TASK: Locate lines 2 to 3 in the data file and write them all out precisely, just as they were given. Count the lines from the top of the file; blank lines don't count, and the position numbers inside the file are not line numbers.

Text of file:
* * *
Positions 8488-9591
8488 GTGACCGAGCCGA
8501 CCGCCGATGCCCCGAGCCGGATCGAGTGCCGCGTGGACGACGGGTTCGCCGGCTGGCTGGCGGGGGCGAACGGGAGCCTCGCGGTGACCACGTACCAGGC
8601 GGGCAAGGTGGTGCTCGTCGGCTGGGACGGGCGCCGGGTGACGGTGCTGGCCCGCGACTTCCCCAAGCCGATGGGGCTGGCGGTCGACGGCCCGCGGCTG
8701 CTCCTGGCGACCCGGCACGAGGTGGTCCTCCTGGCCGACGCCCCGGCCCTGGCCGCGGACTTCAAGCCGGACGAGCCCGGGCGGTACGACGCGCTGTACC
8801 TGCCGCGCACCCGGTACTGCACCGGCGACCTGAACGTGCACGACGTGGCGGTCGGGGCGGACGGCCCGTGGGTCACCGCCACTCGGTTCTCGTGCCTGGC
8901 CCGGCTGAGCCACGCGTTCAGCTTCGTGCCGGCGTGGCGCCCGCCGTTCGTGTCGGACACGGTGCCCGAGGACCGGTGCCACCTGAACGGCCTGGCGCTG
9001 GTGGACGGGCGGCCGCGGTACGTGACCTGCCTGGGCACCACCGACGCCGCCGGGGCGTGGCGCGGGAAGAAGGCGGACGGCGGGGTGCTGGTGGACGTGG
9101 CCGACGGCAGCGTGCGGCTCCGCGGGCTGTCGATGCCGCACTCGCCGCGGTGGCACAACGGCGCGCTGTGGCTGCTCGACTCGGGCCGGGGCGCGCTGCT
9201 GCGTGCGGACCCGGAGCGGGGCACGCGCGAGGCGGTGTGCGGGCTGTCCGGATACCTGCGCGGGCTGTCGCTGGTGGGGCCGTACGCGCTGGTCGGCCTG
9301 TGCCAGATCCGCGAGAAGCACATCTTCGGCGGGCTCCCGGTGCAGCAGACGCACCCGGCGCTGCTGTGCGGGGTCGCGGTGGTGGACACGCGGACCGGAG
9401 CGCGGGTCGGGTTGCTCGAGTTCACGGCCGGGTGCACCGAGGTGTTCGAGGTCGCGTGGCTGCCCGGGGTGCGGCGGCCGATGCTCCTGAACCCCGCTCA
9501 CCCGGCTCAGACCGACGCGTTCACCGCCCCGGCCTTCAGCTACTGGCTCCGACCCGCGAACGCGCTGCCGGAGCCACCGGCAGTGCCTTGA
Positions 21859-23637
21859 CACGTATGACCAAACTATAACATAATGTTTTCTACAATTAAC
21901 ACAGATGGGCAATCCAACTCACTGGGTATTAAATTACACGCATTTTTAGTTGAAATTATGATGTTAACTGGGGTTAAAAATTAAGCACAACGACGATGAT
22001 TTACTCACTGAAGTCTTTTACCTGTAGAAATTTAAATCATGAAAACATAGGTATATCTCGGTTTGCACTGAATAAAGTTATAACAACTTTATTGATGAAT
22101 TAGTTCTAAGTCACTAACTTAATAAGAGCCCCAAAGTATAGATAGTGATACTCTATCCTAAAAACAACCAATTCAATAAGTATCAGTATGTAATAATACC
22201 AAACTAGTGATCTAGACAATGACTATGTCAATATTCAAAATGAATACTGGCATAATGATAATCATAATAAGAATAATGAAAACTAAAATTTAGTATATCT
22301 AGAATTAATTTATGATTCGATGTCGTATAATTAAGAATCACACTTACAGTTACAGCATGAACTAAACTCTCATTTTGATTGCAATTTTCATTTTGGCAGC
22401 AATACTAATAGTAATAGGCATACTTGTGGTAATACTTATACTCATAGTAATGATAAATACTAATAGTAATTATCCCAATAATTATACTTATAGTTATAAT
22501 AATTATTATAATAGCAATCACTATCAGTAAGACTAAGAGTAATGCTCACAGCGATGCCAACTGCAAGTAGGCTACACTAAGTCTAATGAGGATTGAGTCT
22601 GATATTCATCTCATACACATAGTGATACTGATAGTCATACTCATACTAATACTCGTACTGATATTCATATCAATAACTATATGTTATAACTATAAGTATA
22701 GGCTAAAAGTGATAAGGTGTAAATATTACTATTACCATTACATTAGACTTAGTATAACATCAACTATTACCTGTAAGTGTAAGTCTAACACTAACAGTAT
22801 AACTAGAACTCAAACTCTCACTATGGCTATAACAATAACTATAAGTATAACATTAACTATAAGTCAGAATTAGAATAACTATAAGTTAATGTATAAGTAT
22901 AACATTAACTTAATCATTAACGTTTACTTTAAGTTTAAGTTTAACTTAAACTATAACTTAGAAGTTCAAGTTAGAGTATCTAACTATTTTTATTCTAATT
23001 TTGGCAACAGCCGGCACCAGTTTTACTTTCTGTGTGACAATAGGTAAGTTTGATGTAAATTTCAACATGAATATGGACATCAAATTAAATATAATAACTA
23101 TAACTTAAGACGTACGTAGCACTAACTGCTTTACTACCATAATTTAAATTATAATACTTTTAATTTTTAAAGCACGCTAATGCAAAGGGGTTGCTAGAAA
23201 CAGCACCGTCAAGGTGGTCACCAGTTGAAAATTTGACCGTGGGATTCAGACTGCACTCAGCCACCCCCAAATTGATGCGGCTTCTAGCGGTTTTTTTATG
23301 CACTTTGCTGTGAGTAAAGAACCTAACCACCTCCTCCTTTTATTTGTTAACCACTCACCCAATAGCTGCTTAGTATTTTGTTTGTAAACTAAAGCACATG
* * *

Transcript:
8488 GTGACCGAGCCGA
8501 CCGCCGATGCCCCGAGCCGGATCGAGTGCCGCGTGGACGACGGGTTCGCCGGCTGGCTGGCGGGGGCGAACGGGAGCCTCGCGGTGACCACGTACCAGGC